Rondeau’s Technicals: All That Glitters Is GLD


During times like these of heightened uncertainty, investors always look for ways to protect their assets from a multitude of potentially negative future events. With such concerns, professional as well as everyday investors inevitably turn to gold. And for good reason.

Ray Rondeau Historically, gold has been a reliable safe haven, holding its value in even the most troubled political and economic times and through the most vicious of bear markets. Gold is widely viewed as a classic hedge against inflation-related loss of purchasing power, but also to protect against a declining dollar. Gold is also a great tool for portfolio diversification, which seems even more important today as investments around the globe appear to be becoming more and more correlated.

On that note, let's turn our attention to longer-term charts of State Street's SPDR Gold Shares ETF (NYSEArca:GLD). This ETF's objective is to reflect the relative performance of the price of gold bullion, minus expenses.

We begin by looking back at a weekly chart from 2005 through 2008. First, it's plainly visible that the price of gold has been more or less on a continuous long-term upward trend in this period, from points (A-B) on the chart. At Point C, the technical investor was given a beautiful long entry signal, where the price was not only retesting the upward-sloping trend line but also had a clear upward break of a well-traced, 18-month "symmetrical triangle" at Point C.

GLD Weekly Chart:2008 - 2008

More recently, over the last two years, we can see in the chart below that GLD has continued moving upward, but this time in a more consistent and predictable manner within a bullish price channel. GLD is now again at the lower boundary of the upward-sloping line (D-E) where price support has held on four separate occasions. (Those support points are indicated by the plus signs.)

In other words, we now appear to be at a critical juncture waiting for the charts to print a few more bars to give technicians a clearer signal of the ETF's probable price direction in an intermediate time frame.


Lastly, for a more thorough study, let's look a little more broadly at the price history of this ETF. In our above analysis, we broke our charts into two separate time periods to focus on the major technical patterns that were-and still are-playing out. The chart below shows the two patterns we looked at previously-the "Symmetrical Pattern" (A-B) and the "Bullish Price Channel" (D-E)-plus a major classic technical pattern that bridges them both.

In this third view, the more experienced technician will immediately spot the "inverse head & shoulders" formation in the center of the chart at points (D-F-G). How accurate and predictive was this pattern?

First, take a look at the vertical line on the right side of the chart depicted by the numbers (3-1-2). Using classic measuring techniques, we measure the distance from prices at the neck line break point ( F ) at price (1) to the lower part of the formation ( D ) at price (2). We then projected this same distance upward to price level (3), which, according to classic theory, is where prices should, at a minimum, rise to. On the chart, that would be point H which, surprise, is exactly where prices rose to and have since retraced from, bringing GLD's price to its current levels.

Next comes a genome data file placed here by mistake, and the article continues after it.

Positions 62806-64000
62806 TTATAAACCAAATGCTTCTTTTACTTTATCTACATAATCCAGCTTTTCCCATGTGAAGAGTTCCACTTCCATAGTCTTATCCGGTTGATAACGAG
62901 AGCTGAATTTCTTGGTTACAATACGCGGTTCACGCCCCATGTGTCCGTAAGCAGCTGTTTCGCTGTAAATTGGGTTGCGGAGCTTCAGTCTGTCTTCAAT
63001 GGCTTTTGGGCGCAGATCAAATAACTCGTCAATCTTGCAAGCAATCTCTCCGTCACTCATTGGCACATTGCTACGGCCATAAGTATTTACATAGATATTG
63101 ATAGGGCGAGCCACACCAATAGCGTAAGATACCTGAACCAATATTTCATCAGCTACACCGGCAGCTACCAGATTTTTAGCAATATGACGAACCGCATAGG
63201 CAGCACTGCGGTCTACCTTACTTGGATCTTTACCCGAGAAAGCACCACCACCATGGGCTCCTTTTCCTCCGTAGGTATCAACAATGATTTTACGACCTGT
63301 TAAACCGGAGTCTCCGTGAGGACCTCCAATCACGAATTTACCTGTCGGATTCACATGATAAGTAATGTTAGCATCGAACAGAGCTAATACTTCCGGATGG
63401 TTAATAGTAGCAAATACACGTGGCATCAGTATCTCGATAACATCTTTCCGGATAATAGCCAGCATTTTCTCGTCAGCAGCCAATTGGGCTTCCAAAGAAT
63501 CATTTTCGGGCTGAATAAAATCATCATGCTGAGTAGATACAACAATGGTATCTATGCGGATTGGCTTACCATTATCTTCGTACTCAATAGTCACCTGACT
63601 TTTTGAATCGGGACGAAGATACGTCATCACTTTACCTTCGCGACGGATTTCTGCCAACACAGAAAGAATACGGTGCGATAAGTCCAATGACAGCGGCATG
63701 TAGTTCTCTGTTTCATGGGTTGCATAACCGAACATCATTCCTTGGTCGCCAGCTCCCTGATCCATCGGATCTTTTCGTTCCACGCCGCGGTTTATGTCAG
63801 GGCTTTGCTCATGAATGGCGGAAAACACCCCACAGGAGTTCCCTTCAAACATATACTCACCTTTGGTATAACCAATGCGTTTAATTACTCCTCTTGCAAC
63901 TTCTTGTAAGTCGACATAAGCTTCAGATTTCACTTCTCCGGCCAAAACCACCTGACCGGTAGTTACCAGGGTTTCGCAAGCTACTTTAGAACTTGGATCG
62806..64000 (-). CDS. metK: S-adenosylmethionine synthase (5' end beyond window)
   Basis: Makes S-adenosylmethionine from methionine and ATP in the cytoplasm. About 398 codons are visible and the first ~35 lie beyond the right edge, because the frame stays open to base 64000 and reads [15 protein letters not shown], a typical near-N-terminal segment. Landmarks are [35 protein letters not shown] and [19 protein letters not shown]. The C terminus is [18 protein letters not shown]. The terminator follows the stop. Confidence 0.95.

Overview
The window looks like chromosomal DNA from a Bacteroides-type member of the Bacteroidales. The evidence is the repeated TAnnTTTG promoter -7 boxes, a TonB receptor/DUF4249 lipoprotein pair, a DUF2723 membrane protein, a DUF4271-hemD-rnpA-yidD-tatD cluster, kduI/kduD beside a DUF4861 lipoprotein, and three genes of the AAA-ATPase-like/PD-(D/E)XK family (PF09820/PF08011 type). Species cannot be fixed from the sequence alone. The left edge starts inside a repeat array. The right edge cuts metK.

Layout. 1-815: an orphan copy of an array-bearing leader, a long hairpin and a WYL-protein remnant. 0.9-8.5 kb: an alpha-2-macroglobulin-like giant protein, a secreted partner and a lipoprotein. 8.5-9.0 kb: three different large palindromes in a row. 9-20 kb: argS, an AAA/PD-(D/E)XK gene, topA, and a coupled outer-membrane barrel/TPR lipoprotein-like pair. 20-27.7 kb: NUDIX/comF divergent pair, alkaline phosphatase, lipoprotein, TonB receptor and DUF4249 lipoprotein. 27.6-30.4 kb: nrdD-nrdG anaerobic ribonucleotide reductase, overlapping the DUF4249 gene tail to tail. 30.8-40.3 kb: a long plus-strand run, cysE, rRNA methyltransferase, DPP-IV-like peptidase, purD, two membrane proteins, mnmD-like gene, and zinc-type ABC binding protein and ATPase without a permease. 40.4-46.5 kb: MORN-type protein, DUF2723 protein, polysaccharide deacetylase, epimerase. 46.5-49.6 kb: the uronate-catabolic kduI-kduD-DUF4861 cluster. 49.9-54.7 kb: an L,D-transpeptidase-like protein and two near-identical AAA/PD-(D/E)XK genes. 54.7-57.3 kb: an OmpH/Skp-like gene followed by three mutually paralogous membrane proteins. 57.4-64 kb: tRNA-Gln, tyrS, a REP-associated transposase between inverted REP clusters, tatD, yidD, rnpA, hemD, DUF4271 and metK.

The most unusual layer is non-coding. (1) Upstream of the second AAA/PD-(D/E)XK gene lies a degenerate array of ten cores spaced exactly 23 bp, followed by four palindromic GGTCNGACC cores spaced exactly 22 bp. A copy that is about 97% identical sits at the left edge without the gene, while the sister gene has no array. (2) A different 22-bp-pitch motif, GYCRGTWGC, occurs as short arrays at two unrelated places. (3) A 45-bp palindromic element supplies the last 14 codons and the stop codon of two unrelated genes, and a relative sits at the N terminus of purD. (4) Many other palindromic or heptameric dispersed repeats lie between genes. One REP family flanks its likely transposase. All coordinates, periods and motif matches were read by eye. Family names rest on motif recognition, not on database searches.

Technicians, of course, would view this as a logical self-fulfilling event, while technical skeptics and fundamentalist might argue this is mere coincidence. I'll leave that determination up to each individual reader.

Wherever people fall on that question, most I think would agree that gold's long-term price trajectory will not only be determined by global investors' desire to offset some of the risks we discussed above, but also, of course, the fundamentals of supply and demand related to the metal's practical uses. Our analysis of the charts simply gives us clues regarding the more probable outcome for future price movements and direction.


As always, have a profitable week and remember always, "Keep it in perspective."

Disclaimer: All data and information provided in this column are for informational purposes only, and should not be regarded as recommendations to buy or sell securities.

All charts created with TradeStation. ©TradeStation Technologies, Inc. All rights reserved.

Ray Rondeau is president of the Boston Chapter of The American Association of Individual Investors . When he's not trading using technicals, he presents to various groups on technicals and trading in New England and beyond. He can be contacted for presentation information at

Don't forget to check's ETF Data section.

Copyright ® 2010 Index Publications LLC . All Rights Reserved.

The views and opinions expressed herein are the views and opinions of the author and do not necessarily reflect those of The NASDAQ OMX Group, Inc.

This article appears in: Investing , ETFs

Referenced Stocks: D , F , GLD



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